When heroin, explosives, hand grenades, videos of rape and torture, and handwritten files on political opponents were found buried in barrels in the Georgian countryside, the interior ministry had a theory.
The cache, said the ministry, was put there by rogue members of the security forces operating under the violent police regime set up under President Mikheil Saakashvili's government.
The authorities pointed the finger at one man in particular: former interior minister Vano Merabishvili, who was one of Saakashvili's closest aides.
Merabishvili is already behind bars on separate charges but the cache found in the Samegrelo region gives more weight to the accusations against him. Those accusations are largely seen as politically motivated.
Once the second most powerful figure in Georgia, Merabishvili is the biggest fish among dozens of former government officials who have been arrested or put under investigation since a power shift in October.
Saakashvili's United National Movement (ENM) party lost the general election to the Georgian Dream coalition, led by the new prime minister Bidzina Ivanishvili, a billionaire neophyte to politics.
The election result created a tense standoff between Ivanishvili and Saakashvili, who remains president - his powers limited by a constitutional change - for another four months.
The two face each other from their official residences - the presidential palace and Ivanishvili's private futuristic mega villa - on opposite hills overlooking the capital of Tbilisi.
Ivanishvili refuses to talk to his opponent but his hardline stance, together with politically motivated prosecutions and the government's muddy agenda, threatens to block Tbilisi's slow path towards the West, Saakashvili's main legacy.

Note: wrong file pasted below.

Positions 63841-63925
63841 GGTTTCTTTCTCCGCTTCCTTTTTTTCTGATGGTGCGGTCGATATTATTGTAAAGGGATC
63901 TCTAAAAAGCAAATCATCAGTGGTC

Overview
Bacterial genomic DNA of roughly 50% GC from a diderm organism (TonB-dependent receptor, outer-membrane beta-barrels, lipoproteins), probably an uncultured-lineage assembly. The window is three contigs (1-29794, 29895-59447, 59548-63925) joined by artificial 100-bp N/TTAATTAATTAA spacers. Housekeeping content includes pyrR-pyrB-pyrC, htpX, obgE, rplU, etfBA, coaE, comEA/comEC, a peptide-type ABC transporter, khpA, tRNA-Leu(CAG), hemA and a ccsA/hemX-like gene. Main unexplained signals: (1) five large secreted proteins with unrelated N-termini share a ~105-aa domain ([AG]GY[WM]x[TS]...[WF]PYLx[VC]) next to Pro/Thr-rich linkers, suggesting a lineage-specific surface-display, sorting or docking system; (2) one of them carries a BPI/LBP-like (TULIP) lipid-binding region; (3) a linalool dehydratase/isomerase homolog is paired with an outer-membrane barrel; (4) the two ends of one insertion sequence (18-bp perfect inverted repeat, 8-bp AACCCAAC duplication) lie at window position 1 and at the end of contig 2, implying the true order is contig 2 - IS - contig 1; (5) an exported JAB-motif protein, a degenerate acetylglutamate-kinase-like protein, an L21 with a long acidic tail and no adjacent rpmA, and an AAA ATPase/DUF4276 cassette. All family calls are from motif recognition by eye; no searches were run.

Entering Georgia from Turkey, one is welcomed by a fluttering European Union flag alongside the national colours of red and white. Despite the flag, Georgia is not part of the EU but the blue standard and its ring of golden stars represent the Western mix of business and democratic values that Georgia has been desperately pursuing since the bloodless Rose Revolution in 2003.
Just over the border from Turkey, the city of Batumi is the emblem of Georgia's business resurrection. The words "Batumi Miracle" are emblazoned over a road tunnel leading to the town centre and boast of the massive construction programme that has drastically reshaped the city's skyline from its post-Soviet rubble to showcase city in just a few years.
Multi-storey hotels, modern monuments and a lively boulevard along the sea front have been built to lure tourists and foreign investors. Gamblers come from nearby countries, particularly conservative Muslim ones such as Iran, to play in the many casinos. Customs procedures have been eased to bring in more visitors.
Last year, US billionaire Donald Trump flew to Batumi to attend the launch of a 47-storey luxury residential Trump Tower to be built on the waterfront, in the recently renamed Miracle Square.
In another part of the city, a futuristic McDonald's in a modernist building of cantilevered glass walls stands just metres from washing lines suspended between shabby and monolithic Soviet-era blocks of flats.